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Results for Laszlo Lajtha Lajtha (not all results may be relevant):
Lajtha’s music shows both Hungarian folk and French impressionist influences.
Bartok once said that Kodaly, Lajtha, and himself were the leaders of modern
music in Hungary. But Lajtha is unquestionably Hungary’s most important
composer of symphonies. He wrote nine in all, as follows:
No.1, op.24 (1936); No.2, op.27 (1938); No.3, op.45 (1948); No.4 ‘Printemps’,
op.52 (1951); No.5, op.55 (1952); No.6, op.61 (1955); No.7 ‘Autumn
(Revolution)', op.63 (1957); No.8, op.66 (1959); No.9 (1961).
- Two Sinfoniettas for strings - No.1, op.43 (1946); No.2, op.62
- Opera Buffa: The Blue Hat, op.51 (1948-50)
- Mass: Missa in diebus tribulationis, op.50 (1950)
- Ballets: The Grove of the Four Gods (1943)(from which orchestral Suite No.2, op.38); Capriccio (1944)(from which three Suites de Ballet, op.39)
- Incidental Music to the ‘Lysistrata’ of Aristophanes, op.19 (1933) (from which Overture, and Suite No.1 for orchestra)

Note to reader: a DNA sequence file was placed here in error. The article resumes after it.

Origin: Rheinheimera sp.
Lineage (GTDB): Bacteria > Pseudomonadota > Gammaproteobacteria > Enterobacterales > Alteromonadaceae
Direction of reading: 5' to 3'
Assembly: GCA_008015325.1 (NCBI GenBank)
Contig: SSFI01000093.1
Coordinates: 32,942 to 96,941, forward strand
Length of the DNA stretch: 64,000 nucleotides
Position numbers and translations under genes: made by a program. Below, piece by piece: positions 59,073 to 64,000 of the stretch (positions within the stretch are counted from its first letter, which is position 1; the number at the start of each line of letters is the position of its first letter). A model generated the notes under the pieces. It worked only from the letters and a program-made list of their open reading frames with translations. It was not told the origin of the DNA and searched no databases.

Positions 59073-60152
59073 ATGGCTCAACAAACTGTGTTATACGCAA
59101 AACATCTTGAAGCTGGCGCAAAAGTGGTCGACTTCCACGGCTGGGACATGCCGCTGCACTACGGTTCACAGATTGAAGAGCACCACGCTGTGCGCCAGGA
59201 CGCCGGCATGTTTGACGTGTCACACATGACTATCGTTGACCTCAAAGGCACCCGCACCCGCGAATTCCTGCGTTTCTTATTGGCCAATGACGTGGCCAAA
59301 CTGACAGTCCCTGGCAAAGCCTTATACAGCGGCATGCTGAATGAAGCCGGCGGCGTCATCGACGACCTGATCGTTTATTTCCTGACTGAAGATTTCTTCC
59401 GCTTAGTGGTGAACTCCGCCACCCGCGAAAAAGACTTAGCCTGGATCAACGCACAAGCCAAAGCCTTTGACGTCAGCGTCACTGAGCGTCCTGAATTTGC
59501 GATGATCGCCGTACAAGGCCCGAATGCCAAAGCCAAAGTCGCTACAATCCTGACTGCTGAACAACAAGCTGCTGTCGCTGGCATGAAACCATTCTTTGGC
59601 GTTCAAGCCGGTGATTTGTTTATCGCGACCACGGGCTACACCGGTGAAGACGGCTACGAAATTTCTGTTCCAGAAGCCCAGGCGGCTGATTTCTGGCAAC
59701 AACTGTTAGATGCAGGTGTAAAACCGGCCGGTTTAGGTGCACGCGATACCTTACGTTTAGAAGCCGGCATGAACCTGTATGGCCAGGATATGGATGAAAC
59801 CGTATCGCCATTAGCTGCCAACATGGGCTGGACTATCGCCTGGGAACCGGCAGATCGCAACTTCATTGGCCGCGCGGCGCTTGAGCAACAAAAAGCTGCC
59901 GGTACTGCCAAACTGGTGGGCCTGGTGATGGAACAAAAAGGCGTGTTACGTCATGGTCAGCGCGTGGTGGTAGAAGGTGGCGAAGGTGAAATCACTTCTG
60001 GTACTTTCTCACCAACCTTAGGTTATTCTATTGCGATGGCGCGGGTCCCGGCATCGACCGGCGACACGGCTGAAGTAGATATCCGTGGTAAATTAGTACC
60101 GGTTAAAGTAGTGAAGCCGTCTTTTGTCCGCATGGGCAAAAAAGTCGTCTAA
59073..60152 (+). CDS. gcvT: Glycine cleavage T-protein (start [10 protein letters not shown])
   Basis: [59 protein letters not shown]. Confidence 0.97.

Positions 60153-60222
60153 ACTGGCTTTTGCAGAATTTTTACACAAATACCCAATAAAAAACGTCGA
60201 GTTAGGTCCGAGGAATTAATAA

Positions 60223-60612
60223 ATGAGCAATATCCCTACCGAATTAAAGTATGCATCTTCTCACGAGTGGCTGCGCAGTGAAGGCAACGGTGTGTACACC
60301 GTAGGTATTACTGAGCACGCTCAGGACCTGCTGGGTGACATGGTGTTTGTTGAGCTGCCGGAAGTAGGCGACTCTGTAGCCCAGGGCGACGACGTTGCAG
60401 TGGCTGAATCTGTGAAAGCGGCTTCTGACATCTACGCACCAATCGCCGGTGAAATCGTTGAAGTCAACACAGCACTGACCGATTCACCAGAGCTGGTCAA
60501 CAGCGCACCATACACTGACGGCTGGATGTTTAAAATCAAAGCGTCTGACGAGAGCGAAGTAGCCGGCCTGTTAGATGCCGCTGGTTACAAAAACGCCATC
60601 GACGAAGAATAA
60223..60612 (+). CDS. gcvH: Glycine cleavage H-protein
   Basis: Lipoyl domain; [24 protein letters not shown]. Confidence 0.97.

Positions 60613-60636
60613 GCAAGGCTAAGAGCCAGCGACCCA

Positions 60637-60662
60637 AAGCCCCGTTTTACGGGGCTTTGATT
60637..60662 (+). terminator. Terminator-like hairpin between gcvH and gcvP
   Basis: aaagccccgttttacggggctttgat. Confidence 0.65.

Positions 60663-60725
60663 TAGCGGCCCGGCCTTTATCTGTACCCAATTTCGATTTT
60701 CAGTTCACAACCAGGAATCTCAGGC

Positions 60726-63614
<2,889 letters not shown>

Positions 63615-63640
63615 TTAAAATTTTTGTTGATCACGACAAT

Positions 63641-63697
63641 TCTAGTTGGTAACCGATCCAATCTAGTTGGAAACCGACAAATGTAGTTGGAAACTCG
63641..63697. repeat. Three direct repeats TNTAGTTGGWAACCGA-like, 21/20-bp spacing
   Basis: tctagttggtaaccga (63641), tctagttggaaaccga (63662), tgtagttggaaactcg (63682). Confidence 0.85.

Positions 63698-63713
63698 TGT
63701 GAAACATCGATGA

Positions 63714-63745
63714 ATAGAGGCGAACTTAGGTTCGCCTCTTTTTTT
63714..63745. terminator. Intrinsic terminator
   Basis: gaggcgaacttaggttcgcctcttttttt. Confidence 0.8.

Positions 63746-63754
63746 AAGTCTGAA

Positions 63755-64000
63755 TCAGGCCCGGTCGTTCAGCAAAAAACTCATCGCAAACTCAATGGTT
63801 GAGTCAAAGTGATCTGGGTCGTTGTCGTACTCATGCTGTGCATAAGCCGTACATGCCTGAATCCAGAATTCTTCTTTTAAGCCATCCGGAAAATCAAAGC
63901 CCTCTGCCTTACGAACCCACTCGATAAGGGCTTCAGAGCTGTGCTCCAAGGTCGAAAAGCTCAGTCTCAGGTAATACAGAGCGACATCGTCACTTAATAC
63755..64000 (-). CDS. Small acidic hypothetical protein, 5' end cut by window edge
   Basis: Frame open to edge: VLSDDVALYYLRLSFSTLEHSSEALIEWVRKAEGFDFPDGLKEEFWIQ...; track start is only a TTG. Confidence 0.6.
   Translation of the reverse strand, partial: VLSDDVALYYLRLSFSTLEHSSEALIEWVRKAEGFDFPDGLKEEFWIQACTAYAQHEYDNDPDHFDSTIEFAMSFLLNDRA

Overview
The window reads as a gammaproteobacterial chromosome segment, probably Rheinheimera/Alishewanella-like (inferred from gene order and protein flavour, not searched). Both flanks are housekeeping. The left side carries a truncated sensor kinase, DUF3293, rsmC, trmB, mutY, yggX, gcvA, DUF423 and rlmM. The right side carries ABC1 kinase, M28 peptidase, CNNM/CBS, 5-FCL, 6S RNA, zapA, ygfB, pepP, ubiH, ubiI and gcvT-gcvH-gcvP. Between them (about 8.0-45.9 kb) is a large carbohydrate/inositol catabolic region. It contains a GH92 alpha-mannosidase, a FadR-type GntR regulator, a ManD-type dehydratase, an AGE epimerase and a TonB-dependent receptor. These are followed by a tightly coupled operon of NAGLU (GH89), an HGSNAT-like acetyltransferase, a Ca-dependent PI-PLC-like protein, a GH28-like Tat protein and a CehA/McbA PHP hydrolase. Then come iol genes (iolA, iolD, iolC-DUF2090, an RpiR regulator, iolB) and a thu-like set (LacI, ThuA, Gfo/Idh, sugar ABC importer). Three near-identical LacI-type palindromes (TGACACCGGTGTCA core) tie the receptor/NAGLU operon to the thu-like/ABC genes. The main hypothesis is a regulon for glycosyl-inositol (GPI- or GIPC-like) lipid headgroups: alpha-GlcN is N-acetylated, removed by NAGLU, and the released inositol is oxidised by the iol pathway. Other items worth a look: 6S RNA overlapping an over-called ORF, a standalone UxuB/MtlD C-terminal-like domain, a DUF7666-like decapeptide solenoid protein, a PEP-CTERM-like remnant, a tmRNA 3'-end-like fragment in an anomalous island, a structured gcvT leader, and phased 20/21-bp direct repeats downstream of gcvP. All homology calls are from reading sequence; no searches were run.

- Other Orchestral Works: Hortobagy, op.21 (1930s); In Memoriam, op.35 (1941); Variations for Orchestra, op.44 (composed as music for film of TS Eliot’s ‘Murder in the Cathedral’, 1947); Shapes and Forms, film music, op.48 (1949); Suite No.3 for orchestra, op.56 (1953)
László Karpati Goettler <firstname.lastname@example.org> adds:
Lajtha has written 10 stringquartetts and another mass, a Missa Choralis (in 1951/53?) too. Performed in 1963 in the franciscane church in Budapest. The composer listened - he lived near to the church - the performances till his last days (I’ve been one of the choir-members). Conductor: Rev. Dr. Laszlo Bucsi, Organ: Ferenc Gergely, O.Fr.
Lajtha studied in Budapest, Leipzig, Geneva and finally Paris (as a pupil of
Vincent d’Indy in 1914). He collected folk-music and after war service taught
in Budapest. He was connected with the League of Nations until the outbreak of
World War 2; after the war he became director of music for Hungarian Radio but
was evicted from his post by the Communist regime, who tended to suppress his
music. He kept many contacts with France and was the only Hungarian composer -
apart from Liszt - to be elected a member of the Academie des Beaux-Arts.